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EPA recovers material from toxic waste sites Harvey flooded in Texas

The Environmental Protection Agency said it recovered 517 containers of "unidentified, potentially hazardous material" from highly contaminated toxic waste sites in Texas that flooded last month during Hurricane Harvey.

The agency has not provided details about which Superfund sites the material came from, why the contaminants at issue have not been identified and whether there's a threat to human health, the Associated Press reported.

The one-sentence disclosure about the containers was made Friday night deep within a media release from the Federal Emergency Management Agency summarizing the government's response to the devastating storm, the AP said.

At least seven Superfund sites in and around Houston were flooded in the days after Harvey's record-shattering rains stopped.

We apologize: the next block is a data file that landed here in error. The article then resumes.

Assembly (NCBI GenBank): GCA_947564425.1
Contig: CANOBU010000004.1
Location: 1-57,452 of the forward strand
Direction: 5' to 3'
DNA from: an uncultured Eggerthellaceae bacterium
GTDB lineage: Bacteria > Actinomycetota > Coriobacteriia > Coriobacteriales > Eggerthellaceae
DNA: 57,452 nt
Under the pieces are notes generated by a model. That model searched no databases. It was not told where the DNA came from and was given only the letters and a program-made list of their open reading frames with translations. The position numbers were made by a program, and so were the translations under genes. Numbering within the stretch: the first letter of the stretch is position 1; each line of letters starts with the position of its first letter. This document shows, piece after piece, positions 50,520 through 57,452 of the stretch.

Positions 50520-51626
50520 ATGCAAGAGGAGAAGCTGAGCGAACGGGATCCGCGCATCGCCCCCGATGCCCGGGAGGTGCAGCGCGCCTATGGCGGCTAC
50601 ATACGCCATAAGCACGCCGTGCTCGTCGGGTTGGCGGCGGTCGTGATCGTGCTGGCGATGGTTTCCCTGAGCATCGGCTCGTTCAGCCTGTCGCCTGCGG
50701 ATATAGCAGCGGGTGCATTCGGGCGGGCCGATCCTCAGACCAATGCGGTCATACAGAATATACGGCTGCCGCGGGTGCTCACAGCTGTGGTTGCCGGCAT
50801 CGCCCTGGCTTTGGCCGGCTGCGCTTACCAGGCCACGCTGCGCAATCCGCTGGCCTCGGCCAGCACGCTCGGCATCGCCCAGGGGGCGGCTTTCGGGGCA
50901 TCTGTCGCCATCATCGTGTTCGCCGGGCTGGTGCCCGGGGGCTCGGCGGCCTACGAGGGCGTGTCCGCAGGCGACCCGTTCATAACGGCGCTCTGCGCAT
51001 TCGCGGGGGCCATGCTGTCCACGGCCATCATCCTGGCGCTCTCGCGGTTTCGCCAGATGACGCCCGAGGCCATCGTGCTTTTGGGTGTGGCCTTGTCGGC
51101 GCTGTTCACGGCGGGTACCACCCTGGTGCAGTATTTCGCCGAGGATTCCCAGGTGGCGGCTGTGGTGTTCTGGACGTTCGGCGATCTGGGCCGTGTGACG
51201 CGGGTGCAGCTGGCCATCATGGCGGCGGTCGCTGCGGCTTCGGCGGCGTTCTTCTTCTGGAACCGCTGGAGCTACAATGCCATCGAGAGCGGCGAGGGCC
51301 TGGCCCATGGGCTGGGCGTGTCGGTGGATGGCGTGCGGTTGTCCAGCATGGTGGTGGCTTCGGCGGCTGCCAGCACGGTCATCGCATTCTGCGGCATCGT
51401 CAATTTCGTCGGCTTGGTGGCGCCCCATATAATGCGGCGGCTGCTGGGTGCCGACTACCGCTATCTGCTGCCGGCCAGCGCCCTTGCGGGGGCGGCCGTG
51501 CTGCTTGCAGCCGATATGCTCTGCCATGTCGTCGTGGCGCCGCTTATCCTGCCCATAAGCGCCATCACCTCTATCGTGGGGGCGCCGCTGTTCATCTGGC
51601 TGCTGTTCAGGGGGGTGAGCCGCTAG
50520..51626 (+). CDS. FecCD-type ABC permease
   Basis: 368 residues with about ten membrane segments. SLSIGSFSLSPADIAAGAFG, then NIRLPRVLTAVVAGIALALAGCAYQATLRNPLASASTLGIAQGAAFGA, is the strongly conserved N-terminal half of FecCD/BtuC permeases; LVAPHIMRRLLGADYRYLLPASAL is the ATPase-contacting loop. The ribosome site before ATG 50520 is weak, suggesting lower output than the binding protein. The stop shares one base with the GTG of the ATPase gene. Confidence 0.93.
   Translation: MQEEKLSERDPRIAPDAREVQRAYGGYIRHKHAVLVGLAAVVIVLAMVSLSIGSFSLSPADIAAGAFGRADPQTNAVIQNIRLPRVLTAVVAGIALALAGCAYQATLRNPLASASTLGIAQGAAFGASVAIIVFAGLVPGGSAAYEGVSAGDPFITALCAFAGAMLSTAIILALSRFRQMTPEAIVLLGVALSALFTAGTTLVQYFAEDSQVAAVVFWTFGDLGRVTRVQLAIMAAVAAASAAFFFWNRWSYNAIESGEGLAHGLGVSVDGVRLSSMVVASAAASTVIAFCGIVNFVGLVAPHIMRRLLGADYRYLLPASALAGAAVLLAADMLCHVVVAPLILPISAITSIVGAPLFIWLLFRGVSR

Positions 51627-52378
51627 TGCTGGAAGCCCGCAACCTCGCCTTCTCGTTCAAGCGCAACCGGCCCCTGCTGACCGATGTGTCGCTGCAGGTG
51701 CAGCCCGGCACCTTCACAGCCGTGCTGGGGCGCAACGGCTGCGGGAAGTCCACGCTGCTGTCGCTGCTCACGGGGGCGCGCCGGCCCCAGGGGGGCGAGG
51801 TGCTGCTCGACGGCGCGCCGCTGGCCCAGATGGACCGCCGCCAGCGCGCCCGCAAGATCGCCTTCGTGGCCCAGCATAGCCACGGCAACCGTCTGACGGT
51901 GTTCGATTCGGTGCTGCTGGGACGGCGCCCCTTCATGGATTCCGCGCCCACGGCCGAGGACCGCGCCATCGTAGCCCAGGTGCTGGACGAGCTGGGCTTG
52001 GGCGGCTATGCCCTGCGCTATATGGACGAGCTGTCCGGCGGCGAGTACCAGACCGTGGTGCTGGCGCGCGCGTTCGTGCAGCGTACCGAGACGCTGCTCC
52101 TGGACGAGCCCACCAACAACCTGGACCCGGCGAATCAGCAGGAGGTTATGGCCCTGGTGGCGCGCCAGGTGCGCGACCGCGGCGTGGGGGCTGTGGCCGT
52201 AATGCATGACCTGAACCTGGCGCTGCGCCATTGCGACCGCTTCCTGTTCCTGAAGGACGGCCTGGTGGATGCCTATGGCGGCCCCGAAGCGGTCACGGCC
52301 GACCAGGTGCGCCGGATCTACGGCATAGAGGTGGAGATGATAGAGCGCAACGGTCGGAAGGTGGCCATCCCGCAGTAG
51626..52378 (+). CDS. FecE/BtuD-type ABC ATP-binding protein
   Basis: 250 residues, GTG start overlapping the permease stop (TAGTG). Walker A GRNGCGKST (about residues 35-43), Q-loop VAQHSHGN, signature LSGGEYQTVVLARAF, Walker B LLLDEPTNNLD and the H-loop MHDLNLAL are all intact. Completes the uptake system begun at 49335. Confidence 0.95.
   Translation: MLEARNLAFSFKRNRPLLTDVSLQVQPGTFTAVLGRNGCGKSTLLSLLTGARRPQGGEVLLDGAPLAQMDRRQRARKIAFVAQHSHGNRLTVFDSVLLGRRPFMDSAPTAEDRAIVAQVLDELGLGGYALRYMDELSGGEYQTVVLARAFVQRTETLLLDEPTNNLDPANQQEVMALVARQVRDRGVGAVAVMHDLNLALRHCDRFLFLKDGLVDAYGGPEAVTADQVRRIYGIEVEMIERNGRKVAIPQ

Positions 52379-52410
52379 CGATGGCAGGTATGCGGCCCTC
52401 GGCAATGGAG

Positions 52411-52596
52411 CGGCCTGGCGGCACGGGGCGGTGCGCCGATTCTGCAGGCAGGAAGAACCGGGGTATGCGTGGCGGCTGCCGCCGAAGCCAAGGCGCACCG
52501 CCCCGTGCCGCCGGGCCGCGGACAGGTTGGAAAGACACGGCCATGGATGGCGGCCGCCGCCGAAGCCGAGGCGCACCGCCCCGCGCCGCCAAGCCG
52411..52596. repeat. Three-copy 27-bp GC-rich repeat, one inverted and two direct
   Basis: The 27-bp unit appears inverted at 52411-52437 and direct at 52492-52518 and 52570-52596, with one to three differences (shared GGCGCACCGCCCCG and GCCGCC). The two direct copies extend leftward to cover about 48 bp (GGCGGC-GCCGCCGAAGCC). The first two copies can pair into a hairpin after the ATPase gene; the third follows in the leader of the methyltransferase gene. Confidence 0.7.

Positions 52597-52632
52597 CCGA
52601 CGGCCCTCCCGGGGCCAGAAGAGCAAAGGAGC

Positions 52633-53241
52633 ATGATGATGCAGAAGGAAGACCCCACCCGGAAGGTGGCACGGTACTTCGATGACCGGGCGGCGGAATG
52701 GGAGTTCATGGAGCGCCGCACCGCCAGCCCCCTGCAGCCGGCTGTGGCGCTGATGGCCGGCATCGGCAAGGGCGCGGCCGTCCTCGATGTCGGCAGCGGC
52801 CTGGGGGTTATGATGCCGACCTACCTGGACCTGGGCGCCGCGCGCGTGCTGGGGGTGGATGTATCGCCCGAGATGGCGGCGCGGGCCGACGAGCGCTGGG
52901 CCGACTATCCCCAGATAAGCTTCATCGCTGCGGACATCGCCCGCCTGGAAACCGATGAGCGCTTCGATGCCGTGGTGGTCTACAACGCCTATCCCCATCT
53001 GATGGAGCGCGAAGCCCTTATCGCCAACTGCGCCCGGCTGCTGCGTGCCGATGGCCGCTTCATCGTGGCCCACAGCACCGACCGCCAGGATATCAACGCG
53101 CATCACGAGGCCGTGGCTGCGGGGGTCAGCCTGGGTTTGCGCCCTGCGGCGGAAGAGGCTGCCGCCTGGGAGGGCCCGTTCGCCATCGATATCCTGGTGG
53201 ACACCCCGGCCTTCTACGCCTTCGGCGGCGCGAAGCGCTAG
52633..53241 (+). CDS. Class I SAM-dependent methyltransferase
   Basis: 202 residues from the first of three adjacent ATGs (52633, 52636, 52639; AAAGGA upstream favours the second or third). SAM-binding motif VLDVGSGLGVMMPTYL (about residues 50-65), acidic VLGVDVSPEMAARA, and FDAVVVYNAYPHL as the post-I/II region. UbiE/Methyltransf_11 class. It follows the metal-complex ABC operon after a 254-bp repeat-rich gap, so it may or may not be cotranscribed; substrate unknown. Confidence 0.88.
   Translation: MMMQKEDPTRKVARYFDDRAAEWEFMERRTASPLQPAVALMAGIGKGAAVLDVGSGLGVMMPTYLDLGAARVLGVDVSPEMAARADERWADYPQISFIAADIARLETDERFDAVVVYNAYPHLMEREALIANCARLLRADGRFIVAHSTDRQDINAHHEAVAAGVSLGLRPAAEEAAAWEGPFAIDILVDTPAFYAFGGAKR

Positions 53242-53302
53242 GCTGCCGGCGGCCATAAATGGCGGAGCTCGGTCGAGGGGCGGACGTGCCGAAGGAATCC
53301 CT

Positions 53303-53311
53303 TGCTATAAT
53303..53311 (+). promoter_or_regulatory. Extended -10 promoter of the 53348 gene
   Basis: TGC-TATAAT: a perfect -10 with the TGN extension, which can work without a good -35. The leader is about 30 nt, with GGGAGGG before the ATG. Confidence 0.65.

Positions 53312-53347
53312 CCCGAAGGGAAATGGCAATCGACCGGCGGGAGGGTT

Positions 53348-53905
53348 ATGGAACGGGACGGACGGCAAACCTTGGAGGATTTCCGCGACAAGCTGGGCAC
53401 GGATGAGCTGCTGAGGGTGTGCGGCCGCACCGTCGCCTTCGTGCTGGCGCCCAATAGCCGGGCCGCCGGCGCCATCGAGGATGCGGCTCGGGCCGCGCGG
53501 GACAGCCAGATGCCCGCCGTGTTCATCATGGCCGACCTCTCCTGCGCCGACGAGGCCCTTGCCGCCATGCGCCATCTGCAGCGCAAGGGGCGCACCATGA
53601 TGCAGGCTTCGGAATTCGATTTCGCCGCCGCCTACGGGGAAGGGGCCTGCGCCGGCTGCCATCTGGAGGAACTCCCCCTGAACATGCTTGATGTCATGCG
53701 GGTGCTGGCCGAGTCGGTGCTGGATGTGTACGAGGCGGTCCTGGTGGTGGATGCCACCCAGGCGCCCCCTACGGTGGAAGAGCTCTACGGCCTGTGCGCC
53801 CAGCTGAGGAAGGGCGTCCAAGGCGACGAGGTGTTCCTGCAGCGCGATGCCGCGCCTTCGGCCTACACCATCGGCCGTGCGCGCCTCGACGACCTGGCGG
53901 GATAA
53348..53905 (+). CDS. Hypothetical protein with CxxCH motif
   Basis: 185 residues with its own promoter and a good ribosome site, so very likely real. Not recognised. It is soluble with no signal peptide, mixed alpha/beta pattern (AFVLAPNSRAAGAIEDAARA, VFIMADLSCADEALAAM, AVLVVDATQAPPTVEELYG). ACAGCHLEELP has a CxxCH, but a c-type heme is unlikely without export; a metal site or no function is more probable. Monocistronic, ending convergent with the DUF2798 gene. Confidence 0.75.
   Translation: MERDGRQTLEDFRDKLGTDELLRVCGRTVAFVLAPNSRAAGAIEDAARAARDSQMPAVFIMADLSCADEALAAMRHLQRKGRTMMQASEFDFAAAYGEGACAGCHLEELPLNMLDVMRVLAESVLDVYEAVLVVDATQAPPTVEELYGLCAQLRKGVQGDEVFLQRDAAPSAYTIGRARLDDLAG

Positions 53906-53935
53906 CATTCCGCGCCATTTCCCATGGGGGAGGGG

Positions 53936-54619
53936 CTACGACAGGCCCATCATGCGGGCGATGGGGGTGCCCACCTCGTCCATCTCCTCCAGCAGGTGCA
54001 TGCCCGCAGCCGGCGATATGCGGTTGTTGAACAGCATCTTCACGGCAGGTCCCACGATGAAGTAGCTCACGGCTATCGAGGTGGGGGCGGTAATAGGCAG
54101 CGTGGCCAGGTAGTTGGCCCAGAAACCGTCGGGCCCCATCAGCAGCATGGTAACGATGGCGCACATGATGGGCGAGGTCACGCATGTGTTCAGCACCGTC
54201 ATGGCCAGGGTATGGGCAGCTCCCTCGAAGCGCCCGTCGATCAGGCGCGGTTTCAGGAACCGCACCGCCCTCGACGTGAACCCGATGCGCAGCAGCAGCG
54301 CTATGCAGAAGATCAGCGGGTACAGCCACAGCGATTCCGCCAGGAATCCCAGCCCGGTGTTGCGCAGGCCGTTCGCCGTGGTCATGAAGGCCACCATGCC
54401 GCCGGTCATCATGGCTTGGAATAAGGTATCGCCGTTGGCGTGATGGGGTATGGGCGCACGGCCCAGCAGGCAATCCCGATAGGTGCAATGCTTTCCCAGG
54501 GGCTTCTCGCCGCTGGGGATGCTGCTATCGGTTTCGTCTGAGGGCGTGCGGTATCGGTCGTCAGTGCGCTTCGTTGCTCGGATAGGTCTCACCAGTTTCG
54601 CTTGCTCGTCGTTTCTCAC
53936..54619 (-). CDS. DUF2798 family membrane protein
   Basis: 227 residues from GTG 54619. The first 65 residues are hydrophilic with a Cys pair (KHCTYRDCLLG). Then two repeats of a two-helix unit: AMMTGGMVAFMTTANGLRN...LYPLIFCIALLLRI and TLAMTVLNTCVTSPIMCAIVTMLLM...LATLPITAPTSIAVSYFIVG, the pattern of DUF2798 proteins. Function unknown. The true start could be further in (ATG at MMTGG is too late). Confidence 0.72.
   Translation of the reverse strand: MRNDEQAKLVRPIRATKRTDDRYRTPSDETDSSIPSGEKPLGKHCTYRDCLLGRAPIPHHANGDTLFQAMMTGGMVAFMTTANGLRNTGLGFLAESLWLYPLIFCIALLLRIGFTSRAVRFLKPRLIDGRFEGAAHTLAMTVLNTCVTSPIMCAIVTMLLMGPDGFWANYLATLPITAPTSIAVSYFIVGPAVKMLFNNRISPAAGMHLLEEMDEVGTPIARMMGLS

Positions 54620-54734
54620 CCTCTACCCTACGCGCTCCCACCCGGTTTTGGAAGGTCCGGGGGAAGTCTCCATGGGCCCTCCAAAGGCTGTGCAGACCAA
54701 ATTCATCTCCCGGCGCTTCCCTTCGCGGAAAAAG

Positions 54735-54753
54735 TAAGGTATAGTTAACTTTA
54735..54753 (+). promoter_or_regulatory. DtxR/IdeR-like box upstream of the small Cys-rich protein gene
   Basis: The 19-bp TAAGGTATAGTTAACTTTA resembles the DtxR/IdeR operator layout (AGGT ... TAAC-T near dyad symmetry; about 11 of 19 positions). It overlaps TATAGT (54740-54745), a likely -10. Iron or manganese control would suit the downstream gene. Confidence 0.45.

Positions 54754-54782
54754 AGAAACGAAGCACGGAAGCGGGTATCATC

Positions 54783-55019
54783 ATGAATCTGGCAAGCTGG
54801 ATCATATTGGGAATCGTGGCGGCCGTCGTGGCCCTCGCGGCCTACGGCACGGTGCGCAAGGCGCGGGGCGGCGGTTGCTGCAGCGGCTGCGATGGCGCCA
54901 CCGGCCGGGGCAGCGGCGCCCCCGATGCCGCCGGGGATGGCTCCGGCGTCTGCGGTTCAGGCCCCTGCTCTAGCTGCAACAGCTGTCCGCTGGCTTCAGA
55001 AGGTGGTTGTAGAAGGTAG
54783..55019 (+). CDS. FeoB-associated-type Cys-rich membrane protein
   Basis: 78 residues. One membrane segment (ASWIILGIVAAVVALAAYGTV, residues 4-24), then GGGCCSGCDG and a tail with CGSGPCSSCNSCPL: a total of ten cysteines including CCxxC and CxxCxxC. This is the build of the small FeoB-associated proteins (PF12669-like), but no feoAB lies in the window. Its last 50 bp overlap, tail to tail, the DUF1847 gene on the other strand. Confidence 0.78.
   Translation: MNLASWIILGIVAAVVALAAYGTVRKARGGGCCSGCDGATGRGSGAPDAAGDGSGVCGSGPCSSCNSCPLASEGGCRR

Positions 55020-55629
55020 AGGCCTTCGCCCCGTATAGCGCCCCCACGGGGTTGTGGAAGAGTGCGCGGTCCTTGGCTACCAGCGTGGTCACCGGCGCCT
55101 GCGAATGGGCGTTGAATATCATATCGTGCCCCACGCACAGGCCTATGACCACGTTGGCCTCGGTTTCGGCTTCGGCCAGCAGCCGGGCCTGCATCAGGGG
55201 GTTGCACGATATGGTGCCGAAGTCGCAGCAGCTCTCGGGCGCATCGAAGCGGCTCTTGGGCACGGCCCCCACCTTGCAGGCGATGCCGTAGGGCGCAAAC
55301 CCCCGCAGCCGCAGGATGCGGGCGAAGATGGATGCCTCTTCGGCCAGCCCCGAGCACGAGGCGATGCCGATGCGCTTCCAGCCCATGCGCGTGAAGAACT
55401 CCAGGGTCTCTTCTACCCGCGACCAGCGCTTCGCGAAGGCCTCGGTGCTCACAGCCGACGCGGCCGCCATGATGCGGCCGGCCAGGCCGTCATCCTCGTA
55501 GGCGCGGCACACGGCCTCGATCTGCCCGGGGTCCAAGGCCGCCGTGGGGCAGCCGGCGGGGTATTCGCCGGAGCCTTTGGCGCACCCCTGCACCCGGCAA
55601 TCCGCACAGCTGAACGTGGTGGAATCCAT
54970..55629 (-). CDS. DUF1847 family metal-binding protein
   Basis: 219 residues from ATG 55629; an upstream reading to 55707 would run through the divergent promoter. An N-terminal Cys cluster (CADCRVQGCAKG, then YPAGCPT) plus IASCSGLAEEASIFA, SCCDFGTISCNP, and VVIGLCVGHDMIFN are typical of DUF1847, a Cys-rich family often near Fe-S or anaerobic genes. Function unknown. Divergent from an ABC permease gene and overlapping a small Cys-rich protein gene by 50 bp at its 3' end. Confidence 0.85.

The AP said it surveyed the flooded sites by boat, vehicle and on foot. The EPA said at the time that its personnel had been unable to reach the sites, although they surveyed the locations using aerial photos.

The U.S. government also received reports of three spills at the U.S. Oil Recovery Superfund site, a former petroleum waste processing plant outside Houston contaminated with a dangerous brew of cancer-causing chemicals.

Records the AP obtained from the Coast Guard showed workers at the site called a federal hot line to report spills of unidentified materials in unknown amounts.

Local pollution control officials photographed three large tanks used to store potentially hazardous waste completely underwater on Aug. 29. The EPA later said there was no evidence that nearby Vince Bayou had been affected.

PRP Group, the company formed to clean up the U.S. Oil Recovery site, said it does not know how much material leaked from the tanks, soaking into the soil or flowing into the bayou.

As part of the post-storm cleanup, workers have vacuumed up 63 truckloads of potentially contaminated storm water, totaling about 315,000 gallons.

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